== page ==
Development of a video-based technique for ambulatory monitoring of foot placement with an instrumented rollator.

J Rehabil Med 2015 Mar;47(3):273-7

Graduate Department of Rehabilitation Science,, University of Toronto, M5G 1V7 Toronto, Canada .

Objective: To develop a video-based system, mounted on a rollator to quantify the step width values of rollator users in the community.

Subjects: A total of 5 able-bodied young adults, age range 24-28 years.

Methods: A digital video camera system was mounted on the rollator frame to capture the position of the participant's feet during overground walking. A method of estimating step width from the video data was developed and evaluated against the output from a concurrently recording Vicon MX motion capture system.

Results: Mean step widths of the rollator and motion capture systems were 14.40 cm (standard deviation (SD) 4.64) and 14.37 cm (SD 4.34), respectively, revealing a strong level of agreement; intra-class correlation coefficient 0.999 (95% confidence interval (95% CI) 0.987-1.000; and root-mean-square difference 0.70 cm.

Conclusion: The video-based system mounted on a rollator to collect foot placement data enabled accurate measurement of step width during rollator use. The ability to record foot placement measurements outside the laboratory setting, characterizing foot placement patterns occurring in the community, will enable research into how these assistive devices influence mobility during everyday use.
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http://dx.doi.org/10.2340/16501977-1907DOI Listing
March 2015

Toward an artificial sensory feedback system for prosthetic mobility rehabilitation: examination of sensorimotor responses.

J Rehabil Res Dev 2014 ;51(6):907-17

Institute for Biomaterials and Biomedical Engineering, University of Toronto, Toronto, Ontario, Canada;

People with lower-limb amputation have reduced mobility due to loss of sensory information, which may be restored by artificial sensory feedback systems built into prostheses. For an effective system, it is important to understand how humans sense, interpret, and respond to the feedback that would be provided. The goal of this study was to examine sensorimotor responses to mobility-relevant stimuli. Three experiments were performed to examine the effects of location of stimuli, frequency of stimuli, and means for providing the response. Stimuli, given as vibrations, were applied to the thigh region, and responses involved leg movements. Sensorimotor reaction time (RT) was measured as the duration between application of the stimulus and initiation of the response. Accuracy of response was also measured. Overall average RTs for one response option were 0.808 +/- 0.142 s, and response accuracies were >90%. Higher frequencies (220 vs 140 Hz) of vibration stimulus provided in anterior regions of the thigh produced the fastest RTs. When participants were presented with more than one stimulus and response option, RTs increased. Findings suggest that long sensorimotor responses may be a limiting factor in the development of an artificial feedback system for mobility rehabilitation applications; however, feed-forward techniques could potentially help to address these limitations.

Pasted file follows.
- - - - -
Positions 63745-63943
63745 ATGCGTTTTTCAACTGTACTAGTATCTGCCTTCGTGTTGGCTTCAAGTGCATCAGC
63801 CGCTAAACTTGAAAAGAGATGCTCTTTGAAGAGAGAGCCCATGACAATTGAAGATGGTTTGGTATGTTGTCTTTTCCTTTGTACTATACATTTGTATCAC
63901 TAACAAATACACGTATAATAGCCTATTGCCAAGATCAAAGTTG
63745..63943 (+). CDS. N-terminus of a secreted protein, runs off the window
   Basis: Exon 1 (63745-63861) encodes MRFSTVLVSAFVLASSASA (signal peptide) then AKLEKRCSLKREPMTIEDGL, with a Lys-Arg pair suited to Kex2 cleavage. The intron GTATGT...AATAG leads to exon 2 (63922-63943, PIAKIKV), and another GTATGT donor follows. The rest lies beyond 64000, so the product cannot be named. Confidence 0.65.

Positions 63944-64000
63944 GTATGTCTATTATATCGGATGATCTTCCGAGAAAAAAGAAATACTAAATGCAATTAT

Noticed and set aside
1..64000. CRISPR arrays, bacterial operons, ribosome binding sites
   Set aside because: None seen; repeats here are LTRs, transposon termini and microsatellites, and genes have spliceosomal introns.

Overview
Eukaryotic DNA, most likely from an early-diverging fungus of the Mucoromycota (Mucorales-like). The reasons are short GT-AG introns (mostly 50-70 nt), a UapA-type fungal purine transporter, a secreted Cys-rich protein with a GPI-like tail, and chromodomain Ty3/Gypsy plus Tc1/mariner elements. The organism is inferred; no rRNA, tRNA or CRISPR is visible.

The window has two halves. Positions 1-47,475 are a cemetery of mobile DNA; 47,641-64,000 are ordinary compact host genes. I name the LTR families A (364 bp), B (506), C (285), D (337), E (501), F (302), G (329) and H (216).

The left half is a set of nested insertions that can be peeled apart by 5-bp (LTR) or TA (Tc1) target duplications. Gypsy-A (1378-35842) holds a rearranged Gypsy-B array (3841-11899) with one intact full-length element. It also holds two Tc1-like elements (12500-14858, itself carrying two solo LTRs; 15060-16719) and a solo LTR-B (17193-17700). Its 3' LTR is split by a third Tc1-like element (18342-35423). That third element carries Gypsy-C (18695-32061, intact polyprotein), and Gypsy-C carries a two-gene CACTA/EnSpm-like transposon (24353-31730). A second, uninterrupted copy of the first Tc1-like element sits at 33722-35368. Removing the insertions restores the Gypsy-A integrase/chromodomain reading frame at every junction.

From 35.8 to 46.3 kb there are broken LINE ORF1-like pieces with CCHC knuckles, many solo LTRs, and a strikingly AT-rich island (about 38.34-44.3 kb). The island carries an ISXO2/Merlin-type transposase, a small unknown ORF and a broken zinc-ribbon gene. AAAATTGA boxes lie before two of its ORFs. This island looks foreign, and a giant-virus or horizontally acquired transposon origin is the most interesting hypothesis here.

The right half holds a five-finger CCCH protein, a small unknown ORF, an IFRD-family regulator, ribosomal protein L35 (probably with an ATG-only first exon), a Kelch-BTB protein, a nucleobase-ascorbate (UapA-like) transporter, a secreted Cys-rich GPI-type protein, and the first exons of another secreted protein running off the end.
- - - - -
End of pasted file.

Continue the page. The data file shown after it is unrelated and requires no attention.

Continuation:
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http://dx.doi.org/10.1682/JRRD.2013.07.0164DOI Listing
July 2015

Emerging technology within the field of active gaming: towards the establishment of evidence.

Authors:
Karl Zabjek

Gait Posture 2014 Apr;39(4):1157-8; discussion 1158-61

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http://dx.doi.org/10.1016/j.gaitpost.2013.12.018DOI Listing
April 2014

Combining ambulatory and laboratory assessment of rollator use for balance and mobility in neurologic rehabilitation in-patients.

Disabil Rehabil Assist Technol 2015 15;10(5):407-14. Epub 2014 Apr 15.

Department of Kinesiology, University of Waterloo , Waterloo , Canada .

Purpose: Despite the common use of rollators (four-wheeled walkers), understanding their effects on gait and balance is limited to laboratory testing rather than everyday use. This study evaluated the utility of an ambulatory assessment approach to examine balance and mobility in everyday conditions compared to a laboratory assessment.

Methods: Standing and walking with a rollator was assessed in three neurological rehabilitation in-patients under two conditions: (1) in laboratory (i.e. forceplate, GaitRite), and (2) while performing a natural walking course within and outside of the institution. An instrumented rollator (iWalker) was used to measure variables related to the balance control (e.g. upper limb kinetics), destabilizing events (e.g. stumbling), and environmental context.

Results: Two of three patients demonstrated greater reliance on the rollator for standing balance (2.3-5.9 times higher vertical loading, 72-206% increase in COP excursion) and 29-42% faster gait during the walking course compared to the laboratory. Importantly, destabilizing events (collisions, stumbling) were recorded during the walking course. Such events were not observed in the laboratory.

Conclusion: This study illustrated a greater reliance on the rollator during challenges in everyday use compared to laboratory assessment and provided evidence of specific circumstances associated with destabilizing events that may precipitate falls in non-laboratory settings. Implications for Rehabilitation The value of combining laboratory and ambulatory assessment approaches to provide a more comprehensive profile of the risks and benefits of rollator use to prevent falling was studied. Patients demonstrated greater reliance on rollator assistive devices for standing balance and exhibited higher gait speeds during ambulatory assessment, compared to standard laboratory protocols. Repeated instances of events that may precipitate falls (e.g. collisions, stumbling, and unloading behaviors) were observed only during the ambulatory assessment. Individual challenges to balance can be used to identify specific training targets, assess suitability for assistive devices, and recommend rehabilitation goals.
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http://dx.doi.org/10.3109/17483107.2014.908243DOI Listing
April 2016